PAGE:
SOS Caravan comes to Hayneville to call upon governor to reopen Blackbelt DL offices

Published 8:39 pm Thursday, October 22, 2015

By Fred Guarino
The Lowndes Signal
The SOS (Save OurSelves) caravan calling for no shutdown of driver’s license offices, particularly in Alabama’s Black Belt, including Lowndes County, made a stop in Hayneville today (Thursday, Oct. 22), calling for Governor Robert Bentley to reconsider his plan to only open the offices one day per month.
The caravan, visiting 11 of the 13 Black Belt counties, also made stops in Macon County, Butler County and Wilcox County on Thursday, and planned to make stops in Pickens, Sumter, Greene, Hale, Perry and Dallas County on Friday, Oct. 23.
Among local leaders and others in attendance in Hayneville were Lowndes County Commissioners Brenson Crenshaw, Carnell McAlpine and Robert Harris (chairman), Hayneville Mayor David Daniel, Lowndes County Sheriff John Williams, Lowndes County District Court Judge Adrian D. Johnson, Lowndes County Probate Judge John E. Hulett, Lowndes County Assistant District Attorney Will Kelly, State Senator Hank Sanders, State Representative Kelvin Lawrence, Orbuty Ozier (formerly of the Lowndes County Water Authority), former Hayneville Mayor Helenor Bell, Rose Sanders, Hayneville Police Chief Kelvin Mitchell and Catrena Norris Carter.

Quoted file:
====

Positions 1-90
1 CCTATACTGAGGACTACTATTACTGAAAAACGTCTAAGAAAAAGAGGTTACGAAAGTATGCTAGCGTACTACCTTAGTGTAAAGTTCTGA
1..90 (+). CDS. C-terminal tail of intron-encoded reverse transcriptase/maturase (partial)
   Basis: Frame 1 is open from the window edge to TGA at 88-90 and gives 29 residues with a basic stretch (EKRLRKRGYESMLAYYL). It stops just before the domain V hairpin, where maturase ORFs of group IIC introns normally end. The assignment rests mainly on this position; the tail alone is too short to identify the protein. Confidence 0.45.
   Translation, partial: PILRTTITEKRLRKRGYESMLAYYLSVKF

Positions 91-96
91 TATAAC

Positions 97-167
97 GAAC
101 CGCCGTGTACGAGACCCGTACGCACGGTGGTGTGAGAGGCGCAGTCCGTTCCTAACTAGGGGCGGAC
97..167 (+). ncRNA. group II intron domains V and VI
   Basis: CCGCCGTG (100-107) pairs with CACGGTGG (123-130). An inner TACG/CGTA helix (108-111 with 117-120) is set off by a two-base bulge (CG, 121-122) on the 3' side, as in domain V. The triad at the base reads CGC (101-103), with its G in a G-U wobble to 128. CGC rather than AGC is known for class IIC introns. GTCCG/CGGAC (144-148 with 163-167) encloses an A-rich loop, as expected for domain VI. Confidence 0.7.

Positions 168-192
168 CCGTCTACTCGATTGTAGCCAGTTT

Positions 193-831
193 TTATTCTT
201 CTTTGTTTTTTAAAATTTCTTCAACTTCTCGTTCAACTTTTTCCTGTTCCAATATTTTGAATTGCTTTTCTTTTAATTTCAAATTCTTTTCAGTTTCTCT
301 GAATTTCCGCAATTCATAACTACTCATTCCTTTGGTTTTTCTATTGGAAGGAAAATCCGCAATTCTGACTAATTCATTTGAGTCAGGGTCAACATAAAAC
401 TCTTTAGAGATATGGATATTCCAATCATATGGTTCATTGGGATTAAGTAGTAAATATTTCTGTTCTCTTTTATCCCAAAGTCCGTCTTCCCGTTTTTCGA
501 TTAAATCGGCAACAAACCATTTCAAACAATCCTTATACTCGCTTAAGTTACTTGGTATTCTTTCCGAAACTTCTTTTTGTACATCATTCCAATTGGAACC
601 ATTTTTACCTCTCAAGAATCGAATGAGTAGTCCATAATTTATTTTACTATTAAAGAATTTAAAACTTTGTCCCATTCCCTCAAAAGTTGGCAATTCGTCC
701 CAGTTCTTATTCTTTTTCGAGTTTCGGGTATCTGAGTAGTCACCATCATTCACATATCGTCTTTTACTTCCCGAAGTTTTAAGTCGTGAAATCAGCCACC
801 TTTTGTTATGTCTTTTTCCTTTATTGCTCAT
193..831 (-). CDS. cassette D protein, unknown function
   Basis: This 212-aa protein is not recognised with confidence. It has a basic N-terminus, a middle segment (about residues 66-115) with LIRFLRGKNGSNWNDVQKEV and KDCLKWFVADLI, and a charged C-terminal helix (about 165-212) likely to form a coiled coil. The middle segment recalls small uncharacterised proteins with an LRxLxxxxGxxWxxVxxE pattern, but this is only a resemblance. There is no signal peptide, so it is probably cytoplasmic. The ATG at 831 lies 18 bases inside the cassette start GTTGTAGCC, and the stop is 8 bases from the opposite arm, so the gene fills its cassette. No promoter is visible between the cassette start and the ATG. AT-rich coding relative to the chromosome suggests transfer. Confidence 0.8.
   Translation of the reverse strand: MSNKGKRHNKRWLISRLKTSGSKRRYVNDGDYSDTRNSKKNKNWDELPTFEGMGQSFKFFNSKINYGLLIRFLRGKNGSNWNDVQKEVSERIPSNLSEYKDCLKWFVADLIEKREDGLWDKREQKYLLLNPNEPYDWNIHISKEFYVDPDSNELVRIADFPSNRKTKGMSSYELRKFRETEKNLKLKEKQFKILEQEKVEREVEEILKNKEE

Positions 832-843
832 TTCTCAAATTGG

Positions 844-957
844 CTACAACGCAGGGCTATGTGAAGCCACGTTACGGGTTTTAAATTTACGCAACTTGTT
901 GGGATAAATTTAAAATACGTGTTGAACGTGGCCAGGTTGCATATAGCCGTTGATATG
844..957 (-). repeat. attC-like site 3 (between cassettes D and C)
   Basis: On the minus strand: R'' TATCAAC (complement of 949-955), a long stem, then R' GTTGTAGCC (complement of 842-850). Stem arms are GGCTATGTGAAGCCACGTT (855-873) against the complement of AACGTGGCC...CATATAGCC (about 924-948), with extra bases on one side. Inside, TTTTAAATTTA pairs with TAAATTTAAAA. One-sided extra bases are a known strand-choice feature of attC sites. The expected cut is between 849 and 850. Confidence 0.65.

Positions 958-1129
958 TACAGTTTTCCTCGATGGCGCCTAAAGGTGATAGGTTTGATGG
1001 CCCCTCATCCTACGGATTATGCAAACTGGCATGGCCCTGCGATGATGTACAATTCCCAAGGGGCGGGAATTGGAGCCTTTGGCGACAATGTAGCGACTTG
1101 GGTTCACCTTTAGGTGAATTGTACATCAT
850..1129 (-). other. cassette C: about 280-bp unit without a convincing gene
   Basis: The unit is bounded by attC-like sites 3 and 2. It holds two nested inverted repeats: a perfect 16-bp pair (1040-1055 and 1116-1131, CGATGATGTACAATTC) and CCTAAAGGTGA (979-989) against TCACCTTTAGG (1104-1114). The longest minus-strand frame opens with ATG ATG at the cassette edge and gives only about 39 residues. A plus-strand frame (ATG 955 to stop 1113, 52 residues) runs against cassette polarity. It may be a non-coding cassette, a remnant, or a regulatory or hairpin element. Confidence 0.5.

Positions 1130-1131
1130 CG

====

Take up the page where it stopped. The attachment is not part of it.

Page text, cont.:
Bentley recently stated that he asked the Alabama Law Enforcement Agency (ALEA) to provide once a month service to counties affected by the closure of 31 driver’s license offenses in the state’s rural counties.
To shouts of “no shutdowns,” Hulett said he would like to find out what the problem is regarding driver’s license office shutdowns in the Black Belt. “We’ve got a county in Lowndes that’s got a driver’s license place set up; we’ve got free rent; and we are willing to pay a person to be here once a week. If the governor and the Legislature can’t see this, then there’s some problems in our Legislature.”
Hulett continued, “When they run for office, they always say they want to do something for the Black Belt, and now they are doing something to the Black Belt. We need to get our offices opened back up for the driver’s license.”
Harris echoed Hulett. He also said he thought the governor should be able to listen to the governing body of the county in order for the office to be open one day per week.
“So, we just look forward to him (the governor) changing his mind and hoping that it will be done in a timely manner,” Harris said.
Lawrence said state leaders have said they want to do all they can to help the Black Belt to see prosperity and economic development. “But right now,” Lawrence said, “What this is doing is setting the Black Belt back 15 to 20 years. It’s taken away a very necessary service that is very important to all the citizens here in Lowndes County, as well as the Black Belt.”